Cris will be joined by her husband, Doobie Brothers guitarist/singer Pat Simmons, who is riding in his third Cannonball aboard a ’28 Harley. The field also includes three other women: Andrea LaBarbara, aboard a 1913 Henderson; Jody Perewitz, on a ’28 Harley; and Kersten Heling, riding a ’22 Harley.

Jody and Kersten are great examples of the family nature of antique motorcycles. Jody is the daughter of custom-bike legend Dave Perewitz and a land-speed record holder in her own right. Kersten is a drag-racer and daughter of Doc Hopkins, who will be participating in his second Cannonball, riding a 1916 Harley.

And then there’s the husband-and-wife team of Gene Harper and Jan Carl, who will be using the Cannonball as a cross-country family adventure aboard a 1924 Indian Chief with a Princess sidecar attached. Gene and Jan are trying to become only the second couple in Cannonball history to complete the ride on a sidecar rig.

For a pure challenge, though, no one will be able to match Ben Pierce, who is seeking to complete the cross-country trip aboard a 1923 Neracar, a 250cc two-stroke machine that is good for about 35 mph on level ground. Ben may be new to the Cannonball, but the Neracar isn’t. It was ridden in the 2014 event by owner Bob Addis, who was inspired by the ride’s namesake, Erwin “Cannonball” Baker. In 1922, Baker completed one of his many cross-country rides aboard a Neracar, making it from coast-to-coast on less than $20.

The Grand Departure for this amazing collection of bikes and riders will take place Saturday, September 8. From Maine, they’ll travel through New Hampshire, Vermont, New York, Pennsylvania, Ohio, Indiana, Illinois, Iowa, South Dakota, Montana, Idaho and Washington before reaching Oregon on the way to their arrival in the Portland area on Sunday, September 23. The route will traverse the Finger Lakes Region of New York, then cut across the Great Lakes states and the Great Plains on the way to a spectacular summit of the Rocky Mountains in Glacier National Park. From there it’s all downhill to a final run through the Columbia River Gorge on the way to the finish.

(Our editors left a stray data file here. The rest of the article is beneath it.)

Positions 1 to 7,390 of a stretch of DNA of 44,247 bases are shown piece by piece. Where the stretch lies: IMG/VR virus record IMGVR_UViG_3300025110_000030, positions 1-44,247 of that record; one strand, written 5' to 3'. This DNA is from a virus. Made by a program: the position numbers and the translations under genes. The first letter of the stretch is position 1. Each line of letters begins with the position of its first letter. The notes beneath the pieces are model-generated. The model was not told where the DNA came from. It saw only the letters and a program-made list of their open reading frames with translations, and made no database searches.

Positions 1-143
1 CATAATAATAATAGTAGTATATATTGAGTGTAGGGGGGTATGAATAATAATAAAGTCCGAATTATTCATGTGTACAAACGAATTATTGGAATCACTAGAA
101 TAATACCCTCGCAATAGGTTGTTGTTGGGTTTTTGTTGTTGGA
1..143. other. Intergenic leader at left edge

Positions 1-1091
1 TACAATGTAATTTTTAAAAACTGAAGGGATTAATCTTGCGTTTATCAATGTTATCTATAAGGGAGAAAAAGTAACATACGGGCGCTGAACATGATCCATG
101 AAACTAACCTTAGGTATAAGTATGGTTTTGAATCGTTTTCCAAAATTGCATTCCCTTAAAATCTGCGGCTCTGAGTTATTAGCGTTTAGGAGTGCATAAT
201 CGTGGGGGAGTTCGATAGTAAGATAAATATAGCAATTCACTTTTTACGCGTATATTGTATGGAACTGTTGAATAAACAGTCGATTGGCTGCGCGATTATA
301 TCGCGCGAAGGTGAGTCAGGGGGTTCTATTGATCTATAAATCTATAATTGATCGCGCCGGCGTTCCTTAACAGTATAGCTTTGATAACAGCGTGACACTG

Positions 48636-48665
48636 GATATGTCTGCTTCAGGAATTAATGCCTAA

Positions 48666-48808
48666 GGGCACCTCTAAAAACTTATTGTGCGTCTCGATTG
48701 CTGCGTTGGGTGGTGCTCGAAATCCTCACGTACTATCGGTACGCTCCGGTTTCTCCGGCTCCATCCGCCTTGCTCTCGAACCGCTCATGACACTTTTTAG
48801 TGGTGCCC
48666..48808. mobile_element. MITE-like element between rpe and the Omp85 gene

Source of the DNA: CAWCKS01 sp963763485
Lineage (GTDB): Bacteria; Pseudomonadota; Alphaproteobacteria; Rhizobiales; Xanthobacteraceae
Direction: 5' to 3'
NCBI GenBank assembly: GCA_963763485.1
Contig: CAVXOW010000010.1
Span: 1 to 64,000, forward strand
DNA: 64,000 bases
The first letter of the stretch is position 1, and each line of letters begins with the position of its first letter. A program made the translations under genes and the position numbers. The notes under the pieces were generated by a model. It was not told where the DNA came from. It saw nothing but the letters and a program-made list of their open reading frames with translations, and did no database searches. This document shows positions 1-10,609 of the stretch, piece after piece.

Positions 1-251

This year’s route across the northern U.S. could result in significant weather extremes, with 90-degree temperatures possible in the Midwest and the potential for snow in the mountains. Riders will be on their bikes for 15 of the 16 days, with just a single rest day, Monday, September 17, in Sturgis, South Dakota.

As noted, nearly all of the Cannonball riders are AMCA members. But the Club is also literally going along for every mile as a major sponsor of the ride. The AMCA is partnering with Hagerty Insurance to accompany the Cannonball from coast to coast, setting up informational displays at stops along each day’s route.
AMCA Executive Director Keith Kizer will be the guy manning the Club’s booth, with the help of volunteers from AMCA Chapters. In addition to giving the Club plenty of exposure among motorcyclists (and non-riders) attracted by the passage of the Cannonball through their communities, the AMCA booth is also a great place for Club members to gather and compare notes on this amazing old-bike adventure.

Below is a list of the stops where you’ll be able to catch up with the Cannonball this year. But before we get to that, we need to pass along some safety tips: